If you have ever wanted to learn Crossing the Wake Forwards Barefoot Skiing, I am about to blow your mind. This page will unveil the technique that took me 20 years to figure out for front slalom and has changed the world of barefooting forever with this simple and easy-to-implement method of edging in your front barefooting.
“Develop success from failures. Discouragement and failure are two of the surest stepping stones to success.”
“Youth is not entirely a time of life; it is a state of mind. Nobody grows old simply by living a number of years. People grow old by deserting their ideals. You are as young as your faith, as old as your doubt; as young as your self-confidence, as old as your fear; as young as your hope, as old as your despair.”
-Douglas Mac Arthur
I drove my wife nuts this weekend reviewing your 2-hour video many times and in slow-mo. …The tapes great.
Wake crossing (front slalom): For 2-foot wake crossing, can you be more specific on what the feet are doing. Do you (turn them and keep them flat) or (turn them and tilt away from the boat similar to a slalom ski). When cutting, is the foot that’s further away from the boat slightly ahead or behind the other foot. My guess is feet should be slightly tilted and the foot further from the boat should be slightly ahead of the other foot with most of the pressure on the front foot like doing a 1 foot cross.
Dion, Mike J. [[email protected]]”
Mike, if you are one of the many people waiting for help on crossing the wake forwards (front slalom), then you are in luck. I am about to help you “open a can of front slalom whoop-#@$$!”
Here are two great videos I have done explaining the power of learning to edge in front slalom or front one-foot wake crosses.
These two videos represent 20 years of trying to unlock the greatest breakthrough in front slalom in the history of barefooting and allowed me to set one of the best slalom performances in history when I was 44 years old at the world championships of barefooting.
Check out my blog on front slalom and barefoot wake crossing at https://www.thefootersedge.com/barefoot-wake-crossing-secrets/
We all love skiing and love to see a huge wall of water, but doesn’t it get you pumped to think you could create a wall of spray that would make Andy Maples’ look like a picket fence! And better yet, instead of using a six-foot ski, you can do it with your own signature-series bulletproof bare feet! I get fired-up just thinking about it.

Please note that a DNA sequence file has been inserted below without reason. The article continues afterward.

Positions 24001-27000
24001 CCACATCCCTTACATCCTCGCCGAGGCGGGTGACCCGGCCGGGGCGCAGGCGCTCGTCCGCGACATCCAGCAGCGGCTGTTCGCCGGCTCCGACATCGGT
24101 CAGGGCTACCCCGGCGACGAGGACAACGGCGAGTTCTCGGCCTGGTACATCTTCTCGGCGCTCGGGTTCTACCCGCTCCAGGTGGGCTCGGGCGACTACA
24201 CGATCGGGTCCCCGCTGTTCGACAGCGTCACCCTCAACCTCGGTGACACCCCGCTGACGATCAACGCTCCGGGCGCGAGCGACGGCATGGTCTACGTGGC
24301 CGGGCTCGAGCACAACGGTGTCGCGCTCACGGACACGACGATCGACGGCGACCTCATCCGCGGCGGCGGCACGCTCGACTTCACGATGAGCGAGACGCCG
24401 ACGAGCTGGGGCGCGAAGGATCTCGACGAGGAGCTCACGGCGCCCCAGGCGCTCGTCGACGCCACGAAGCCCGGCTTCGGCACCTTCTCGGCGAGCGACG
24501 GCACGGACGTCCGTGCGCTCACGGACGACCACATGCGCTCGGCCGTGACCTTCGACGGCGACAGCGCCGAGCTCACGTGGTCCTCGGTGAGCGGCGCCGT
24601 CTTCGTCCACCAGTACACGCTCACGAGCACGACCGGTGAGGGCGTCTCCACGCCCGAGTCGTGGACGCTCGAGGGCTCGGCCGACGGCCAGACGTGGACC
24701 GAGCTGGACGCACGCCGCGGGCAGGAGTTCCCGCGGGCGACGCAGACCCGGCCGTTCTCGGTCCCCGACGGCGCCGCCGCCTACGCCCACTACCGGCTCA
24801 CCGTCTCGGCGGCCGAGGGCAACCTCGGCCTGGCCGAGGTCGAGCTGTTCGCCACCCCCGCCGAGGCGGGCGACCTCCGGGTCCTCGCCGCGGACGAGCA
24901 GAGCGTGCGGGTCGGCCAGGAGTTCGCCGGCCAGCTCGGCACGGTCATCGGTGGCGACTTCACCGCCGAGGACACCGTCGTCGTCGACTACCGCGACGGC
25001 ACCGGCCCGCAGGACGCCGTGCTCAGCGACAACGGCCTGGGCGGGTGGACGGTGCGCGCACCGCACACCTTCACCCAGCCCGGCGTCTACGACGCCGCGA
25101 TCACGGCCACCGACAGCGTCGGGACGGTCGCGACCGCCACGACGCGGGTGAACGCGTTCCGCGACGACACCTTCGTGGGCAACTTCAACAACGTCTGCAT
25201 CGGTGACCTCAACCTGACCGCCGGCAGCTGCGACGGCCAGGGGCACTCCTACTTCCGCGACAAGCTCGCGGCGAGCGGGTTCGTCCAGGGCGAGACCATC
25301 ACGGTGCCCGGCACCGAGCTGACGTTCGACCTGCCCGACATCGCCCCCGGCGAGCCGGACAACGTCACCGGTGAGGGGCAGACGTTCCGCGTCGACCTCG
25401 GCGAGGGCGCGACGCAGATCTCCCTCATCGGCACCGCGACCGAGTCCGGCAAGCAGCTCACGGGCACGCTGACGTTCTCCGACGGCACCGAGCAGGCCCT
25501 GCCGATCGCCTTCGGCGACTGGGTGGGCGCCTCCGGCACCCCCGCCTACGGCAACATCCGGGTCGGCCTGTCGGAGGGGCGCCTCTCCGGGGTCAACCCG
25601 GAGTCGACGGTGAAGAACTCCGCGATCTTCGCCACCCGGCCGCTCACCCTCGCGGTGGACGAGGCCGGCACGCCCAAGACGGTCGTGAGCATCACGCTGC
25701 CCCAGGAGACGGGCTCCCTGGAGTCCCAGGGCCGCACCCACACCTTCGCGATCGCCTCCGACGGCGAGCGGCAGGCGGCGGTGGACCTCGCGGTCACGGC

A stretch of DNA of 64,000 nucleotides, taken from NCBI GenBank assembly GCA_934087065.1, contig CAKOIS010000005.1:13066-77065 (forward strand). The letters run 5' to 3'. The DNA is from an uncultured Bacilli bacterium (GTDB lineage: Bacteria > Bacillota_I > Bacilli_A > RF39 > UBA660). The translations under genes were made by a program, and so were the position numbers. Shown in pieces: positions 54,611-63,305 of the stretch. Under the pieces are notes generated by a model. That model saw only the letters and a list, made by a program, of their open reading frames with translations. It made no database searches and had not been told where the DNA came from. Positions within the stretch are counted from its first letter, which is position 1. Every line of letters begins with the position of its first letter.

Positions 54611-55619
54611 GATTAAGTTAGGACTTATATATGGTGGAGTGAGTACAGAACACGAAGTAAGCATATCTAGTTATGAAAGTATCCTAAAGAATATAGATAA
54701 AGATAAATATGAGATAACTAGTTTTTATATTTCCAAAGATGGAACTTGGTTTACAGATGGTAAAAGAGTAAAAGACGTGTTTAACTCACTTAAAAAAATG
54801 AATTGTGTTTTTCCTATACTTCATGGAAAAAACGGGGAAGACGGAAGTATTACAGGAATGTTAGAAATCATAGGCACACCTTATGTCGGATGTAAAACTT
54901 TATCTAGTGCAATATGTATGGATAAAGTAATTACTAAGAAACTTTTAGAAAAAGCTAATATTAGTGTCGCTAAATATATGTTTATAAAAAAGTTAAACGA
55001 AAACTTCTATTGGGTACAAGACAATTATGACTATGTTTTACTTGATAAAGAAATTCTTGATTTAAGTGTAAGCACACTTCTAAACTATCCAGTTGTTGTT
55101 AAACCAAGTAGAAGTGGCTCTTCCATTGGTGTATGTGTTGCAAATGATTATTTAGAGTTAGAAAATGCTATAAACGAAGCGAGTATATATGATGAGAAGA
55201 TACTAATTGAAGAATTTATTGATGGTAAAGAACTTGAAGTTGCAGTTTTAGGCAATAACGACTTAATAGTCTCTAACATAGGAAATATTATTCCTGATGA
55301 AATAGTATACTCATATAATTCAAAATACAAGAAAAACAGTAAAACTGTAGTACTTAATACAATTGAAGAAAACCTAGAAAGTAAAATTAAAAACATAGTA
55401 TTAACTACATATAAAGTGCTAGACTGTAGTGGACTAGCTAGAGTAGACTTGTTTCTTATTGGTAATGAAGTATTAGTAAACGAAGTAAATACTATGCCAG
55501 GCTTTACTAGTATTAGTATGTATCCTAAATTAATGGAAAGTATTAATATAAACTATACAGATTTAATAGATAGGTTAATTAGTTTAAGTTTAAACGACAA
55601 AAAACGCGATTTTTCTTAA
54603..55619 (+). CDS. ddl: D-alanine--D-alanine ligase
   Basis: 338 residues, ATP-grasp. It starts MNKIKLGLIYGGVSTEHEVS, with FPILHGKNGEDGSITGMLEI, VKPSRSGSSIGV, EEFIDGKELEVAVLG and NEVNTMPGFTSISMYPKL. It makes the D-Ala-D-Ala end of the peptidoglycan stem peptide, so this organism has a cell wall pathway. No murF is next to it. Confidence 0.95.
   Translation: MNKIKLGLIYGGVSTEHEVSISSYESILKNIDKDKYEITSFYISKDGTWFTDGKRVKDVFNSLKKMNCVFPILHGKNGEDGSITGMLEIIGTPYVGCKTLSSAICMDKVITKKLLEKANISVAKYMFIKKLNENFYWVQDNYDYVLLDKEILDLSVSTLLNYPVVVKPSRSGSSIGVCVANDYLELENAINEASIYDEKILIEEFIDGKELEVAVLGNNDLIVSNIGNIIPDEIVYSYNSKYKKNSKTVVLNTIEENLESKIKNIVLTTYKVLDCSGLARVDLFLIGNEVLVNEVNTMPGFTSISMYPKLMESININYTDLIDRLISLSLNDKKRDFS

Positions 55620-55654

If you are wondering why WaterSki Magazine isn’t answering your questions with monthly barefoot tips, then fret not. I am going to do it in more depth than they ever would…and it is FREE!!!! “Things that make you go…Hmm…” (C&C Music Factory?)
Well I am going to outline two approaches. The first approach is for the educated risk taker. This is for the person who likes to be aggressive only after applying a little wax-on wax-off to the preparation phase.
The second approach is for the skier who prefers a good concussion to an intellectual read! Many of you will take this road…and enjoy the beating!
Approach number one (A personal and patented Lane “Dawg” guaranteed path to The Nirvana Slalom Land!)
Stage #1 Learn all one foots and toe-holds until you can be like Tigger the Tiger in the positions on the boom, the long-line, and on both sides of the wake. Required reading for this approach: Ankles and Angles, Tigger the Tiger Bouncy Trouncy Skiing
Stage #2 Learn two-foot and one-foot Cut-Aways (See video-../../video_ad.htm
Stage #3 Learn to cross the wake on two-feet and one-feet on Puppy Paws
Stage #4 Andy Maple gives you a call to ask you (as a professional courtesy) not to show-up at the Tour Stop as your signature-series feet are stealing his thunder! Stick sales plummet. Buoys become pass�. He holds your trophy…you work the crowd.